What does everyone think of the idea of dropping car taxes for all vehicles in town that get more than 40 miles to the gallon? It’s at least an interesting idea, right?
Category Archives: Property taxes
Realtor Amy Bergqist’s wonderful “In the Neighborhood” blog takes aim at the referendum sought by the West Hartford Taxpayers Association. In her post on the issue, Bergquist writes, “While I understand the concern that property taxes will rise by approximately 6.6% for all West Hartford homeowners, I don’t believe cutting the budget is the way to go. West Hartford draws and retains residents because of the perception of excellent services and the public school system it offers. Every weekend I see evidence of this when people from Bloomfield, New Britain, Newington, etc. flood open houses. The reason they are looking to move? ‘I want my kids to go to the West Hartford schools.'”
Something to ponder.
It’s time to fess up about the mystery cuts that the town council seems to believe could salvage the Board of Education budget.
So far, we’re getting mere hints and assurances that the $1.5 million the schools need can be found without wiping out Quest, slashing sports, eliminating the extra help our most troubled schools need and so on.
Sorry, but that’s not enough.
The school board has a terrifying list of proposed cuts that would drastically impact the lives on many students, leaving some of them cut off from the extra assistance they need to achieve their potential.
That’s not my idea of “the responsible center,” as the mayor put it to reporters yesterday.
What’s most frustrating is that all we’re hearing from town officials is that we should trust them.
Well, I had a professor once who told us that every time you hear someone in a movie say “trust me” you can bet your life that anyone who puts his faith in those words is going to face a heap o’ hurt.
So permit me to remain skeptical.
I want details.
The schools have told us what they think it takes to save so much money. What are the alternatives?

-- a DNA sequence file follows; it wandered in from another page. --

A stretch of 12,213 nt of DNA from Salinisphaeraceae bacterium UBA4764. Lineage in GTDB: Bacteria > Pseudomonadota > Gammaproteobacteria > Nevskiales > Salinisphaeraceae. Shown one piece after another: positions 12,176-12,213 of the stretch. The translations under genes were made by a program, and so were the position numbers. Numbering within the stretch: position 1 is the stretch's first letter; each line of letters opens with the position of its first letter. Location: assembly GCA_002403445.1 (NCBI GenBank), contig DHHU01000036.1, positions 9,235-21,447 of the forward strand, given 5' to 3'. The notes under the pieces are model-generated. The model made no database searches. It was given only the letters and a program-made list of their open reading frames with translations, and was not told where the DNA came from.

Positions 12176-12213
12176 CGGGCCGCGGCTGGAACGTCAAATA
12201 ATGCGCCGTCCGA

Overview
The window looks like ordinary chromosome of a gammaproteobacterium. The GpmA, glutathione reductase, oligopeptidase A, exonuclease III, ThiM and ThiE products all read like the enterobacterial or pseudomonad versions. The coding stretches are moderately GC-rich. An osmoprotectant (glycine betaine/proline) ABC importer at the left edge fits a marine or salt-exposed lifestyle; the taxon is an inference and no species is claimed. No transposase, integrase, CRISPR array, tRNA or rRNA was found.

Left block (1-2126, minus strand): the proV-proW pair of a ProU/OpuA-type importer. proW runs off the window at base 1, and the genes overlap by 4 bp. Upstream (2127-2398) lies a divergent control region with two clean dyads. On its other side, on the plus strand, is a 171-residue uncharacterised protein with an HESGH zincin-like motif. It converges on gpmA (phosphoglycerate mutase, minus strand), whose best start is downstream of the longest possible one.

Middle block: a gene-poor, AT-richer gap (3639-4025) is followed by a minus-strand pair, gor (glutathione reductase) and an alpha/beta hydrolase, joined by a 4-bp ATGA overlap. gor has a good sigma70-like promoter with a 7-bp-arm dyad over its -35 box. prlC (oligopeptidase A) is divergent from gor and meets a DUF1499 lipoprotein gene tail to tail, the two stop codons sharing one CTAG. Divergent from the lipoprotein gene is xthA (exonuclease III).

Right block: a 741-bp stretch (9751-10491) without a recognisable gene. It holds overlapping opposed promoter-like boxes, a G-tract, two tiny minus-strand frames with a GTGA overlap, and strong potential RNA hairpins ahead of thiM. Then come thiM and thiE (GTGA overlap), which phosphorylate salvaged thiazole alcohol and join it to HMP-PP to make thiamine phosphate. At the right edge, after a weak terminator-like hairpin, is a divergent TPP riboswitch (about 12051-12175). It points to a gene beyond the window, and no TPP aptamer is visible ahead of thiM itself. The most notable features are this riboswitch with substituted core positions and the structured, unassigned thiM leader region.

Here’s what we’ve been hearing so far from officials who may know some answers:
Mayor Scott Slifka told the Courant yesterday that “the council has believed from day one and we still believe that additional administrative savings can be found that will not impact the classrooms.”
“Those ideas may not be on the board list yet, but I’m very encouraged by the fact that the town and board staff have been working together to reach consensus on those issues. And I think that we should all take a deep breath and continue working on this for the benefit of the kids and the taxpayers,” Slifka told the paper.
Former Lt. Gov. Kevin Sullivan, whose commitment to education can’t be second-guessed after all these years, assures us in a comment on another entry that the school board needs to look “for cuts last in what goes on directly in the classroom and first at exhausting every other possible way to reduce expenditures (including ideas that the town administration has been pointing out to the school administration for awhile now.)”
Another fine politician, Chuck Coursey, also assures us in a comment elsewhere on this blog that the town council “believes that there are additional savings in the Board budget that can be achieved without impacting the classroom. I’m pleased that the Town and Board Administration are working together to identify and reach consensus on those areas.”
Slifka told the Courant, as its reporters paraphrased the comments, “that many of the ideas that led to those cuts – such as trimming administrative costs – have been under discussion for a long time.”
“The council is attempting to balance the need to continue investing in the schools, which we are doing, with the significant fiscal impact on the community as a whole. It’s a very difficult balance,” the mayor told the paper.
“The council is in the middle. The board says it’s not enough; the taxpayers contend it remains too high. And the council is right in the middle – the responsible center. It represents that we are trying to balance the competing needs of the community,” Slifka said, according to the Courant.
One final thought: it’s insulting that Slifka more or less says the Board of Education is not in “the responsible center.”
It’s not the job of the town council to plunk itself down in the middle somewhere between what schools need and what self-styled taxpayer advocates urge. It’s the job of our elected leaders to fight for what’s right and to hold down spending to no more than what’s needed.
But what’s needed is what must be allocated, whatever the threats from those who want to pay less. If we’re going to have to defend a budget from tax fanatics, we want a spending plan that doesn’t leave our school system lagging behind.